Given that there are less opportunities here it stands to reason that it is even more competitive. As Kiah acknowledges, women can spend years training at NIDA as Lady Macbeth and then end up playing a hooker on Rake. He also thinks our film and television are way behind other area's of the arts including theatre for giving women juicy roles that take them outside of more stereotyped, less well rounded, characters.

Catherine  Terracini backs this point up by talking about her new role producing and directing Hamlet at Bell Shakespeare, she points out she has had some good juicy roles, but she attributes this to her physicality (Catherine is tall and was a dancer), she says she experienced more sexism when she was blonde. 
Catherine: Interestingly, I tend to get cast in more fiery, complex & physical parts. I've been cast as Belzebub in Faustus for example, and about to start rehearsals for a show, playing 4 different men's roles in Hamlet that have been re imagined as women.
Catherine Terracini in a "meaty" role as Annie in Wyrmwood: Road of the Dead

Bianca Bradey reminisces about a period of time where the only roles being offered to her were those of a high class escort. This from a woman who just played one of the most badass female roles of the year, and she didn't have to do one sex scene or take her top off. (Admittedly there was cleavage, but Kiah assures me next time she will be in "badass battle armour") Bianca is currently starring in "Starting from Now" a lesbian web series that doesn't focus on titillation, but on relationships. They are currently crowd funding for the 4th season. 
Bianca Bradey as "Emily" with Sarah de Possesse as "Steph" in "Starting from Now"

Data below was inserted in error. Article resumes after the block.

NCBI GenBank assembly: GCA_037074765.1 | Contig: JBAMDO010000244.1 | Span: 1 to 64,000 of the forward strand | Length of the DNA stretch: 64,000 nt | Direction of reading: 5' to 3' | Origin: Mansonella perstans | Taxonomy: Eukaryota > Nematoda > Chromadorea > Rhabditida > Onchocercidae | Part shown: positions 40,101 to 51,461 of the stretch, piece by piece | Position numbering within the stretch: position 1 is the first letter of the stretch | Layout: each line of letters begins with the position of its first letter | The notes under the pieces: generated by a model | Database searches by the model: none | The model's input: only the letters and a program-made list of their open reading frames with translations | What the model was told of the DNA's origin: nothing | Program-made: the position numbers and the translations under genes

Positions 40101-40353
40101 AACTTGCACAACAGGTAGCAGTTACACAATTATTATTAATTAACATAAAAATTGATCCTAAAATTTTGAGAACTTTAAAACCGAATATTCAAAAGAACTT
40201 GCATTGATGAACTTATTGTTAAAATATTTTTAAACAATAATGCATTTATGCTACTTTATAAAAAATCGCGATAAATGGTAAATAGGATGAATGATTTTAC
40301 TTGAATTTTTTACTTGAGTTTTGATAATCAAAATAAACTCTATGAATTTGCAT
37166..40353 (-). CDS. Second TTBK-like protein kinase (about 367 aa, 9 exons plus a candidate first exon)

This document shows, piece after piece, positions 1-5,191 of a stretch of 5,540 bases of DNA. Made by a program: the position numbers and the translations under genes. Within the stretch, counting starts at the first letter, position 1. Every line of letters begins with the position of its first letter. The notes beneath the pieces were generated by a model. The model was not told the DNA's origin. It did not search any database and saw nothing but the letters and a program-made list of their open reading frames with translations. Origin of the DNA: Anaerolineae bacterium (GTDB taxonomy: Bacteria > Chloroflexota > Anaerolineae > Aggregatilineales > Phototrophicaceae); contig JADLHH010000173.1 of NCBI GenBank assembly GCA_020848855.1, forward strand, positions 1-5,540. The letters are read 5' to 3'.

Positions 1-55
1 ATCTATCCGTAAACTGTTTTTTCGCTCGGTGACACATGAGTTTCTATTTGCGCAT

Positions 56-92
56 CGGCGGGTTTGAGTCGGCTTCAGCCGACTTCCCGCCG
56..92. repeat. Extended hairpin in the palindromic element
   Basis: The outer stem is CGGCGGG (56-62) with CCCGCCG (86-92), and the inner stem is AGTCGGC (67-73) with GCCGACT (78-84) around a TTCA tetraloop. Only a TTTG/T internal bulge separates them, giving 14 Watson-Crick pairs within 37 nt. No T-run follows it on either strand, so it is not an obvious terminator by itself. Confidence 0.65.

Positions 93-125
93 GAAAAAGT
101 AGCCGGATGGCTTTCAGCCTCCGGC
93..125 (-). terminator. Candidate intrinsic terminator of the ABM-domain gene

Lâle Teoman is currently waiting on hearing back about funding for her short film "Felix and Rosa" and hoping that because it will be directed, produced and written by women it might, in this climate, have more of a chance to be funded. However, she says they are determined to make it and will seek crowd funding if they can't go the traditional route. Lâle explains that before she started writing her own scripts she was typecast as "dark and damaged" for a while but that she would prefer to play a role like the lead woman Lagertha in the television series "Vikings,"  or Joan of Arc (a role also coveted by Bianca Bradey).

So where are all the contemporary Joan of Arc roles for women? (and would they be allowed to keep their clothes on?) There is a general consensus between everyone I spoke to for this article that there are not enough meaty roles available for women in film and television. They also acknowledge it is much easier for males to get juicy parts, and at any age. Kiah points out that when he started writing he thought he wrote 'bad female roles' but recently discovered he was just writing 'bad characters'.
Jean Seberg playing "Saint Joan" 1957, Lâle Teoman and Bianca Bradey Joan of Arc contenders
Kiah: So when you [the writer] say: "I want to write a strong female character" what you really mean is you want to write a good character and if you write a good character, it's a good character its not about sex.
However, he admits that when it comes to casting he is going to have to fight to keep his future female characters from having to be hot 19 year olds ... 
Kiah: I'm more interested in casting a character who is amazing but there will be that pressure on me to cast hot and young because it sells.